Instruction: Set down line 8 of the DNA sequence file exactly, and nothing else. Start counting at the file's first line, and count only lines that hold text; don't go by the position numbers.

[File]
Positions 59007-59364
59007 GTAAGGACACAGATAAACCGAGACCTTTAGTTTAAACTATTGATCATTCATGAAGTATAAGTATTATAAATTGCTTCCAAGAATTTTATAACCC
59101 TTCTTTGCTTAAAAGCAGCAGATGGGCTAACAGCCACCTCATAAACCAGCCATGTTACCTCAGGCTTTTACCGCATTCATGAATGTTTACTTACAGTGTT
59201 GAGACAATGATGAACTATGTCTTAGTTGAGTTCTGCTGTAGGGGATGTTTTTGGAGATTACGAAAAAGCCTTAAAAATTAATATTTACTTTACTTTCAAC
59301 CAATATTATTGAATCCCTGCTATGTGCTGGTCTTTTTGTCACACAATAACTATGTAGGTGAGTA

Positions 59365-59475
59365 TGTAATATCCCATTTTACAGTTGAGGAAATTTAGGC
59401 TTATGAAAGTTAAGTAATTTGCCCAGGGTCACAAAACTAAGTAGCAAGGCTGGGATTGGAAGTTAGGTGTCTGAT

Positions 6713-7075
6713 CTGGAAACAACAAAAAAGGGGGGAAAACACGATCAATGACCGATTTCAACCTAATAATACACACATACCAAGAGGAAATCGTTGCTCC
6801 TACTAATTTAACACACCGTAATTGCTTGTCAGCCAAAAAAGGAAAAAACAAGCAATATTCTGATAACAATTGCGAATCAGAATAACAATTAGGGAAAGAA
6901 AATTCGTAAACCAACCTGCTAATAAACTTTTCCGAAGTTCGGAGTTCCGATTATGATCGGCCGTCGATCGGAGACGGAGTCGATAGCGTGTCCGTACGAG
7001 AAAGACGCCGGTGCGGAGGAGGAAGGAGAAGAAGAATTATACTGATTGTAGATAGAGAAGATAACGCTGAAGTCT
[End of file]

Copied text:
59401 TTATGAAAGTTAAGTAATTTGCCCAGGGTCACAAAACTAAGTAGCAAGGCTGGGATTGGAAGTTAGGTGTCTGAT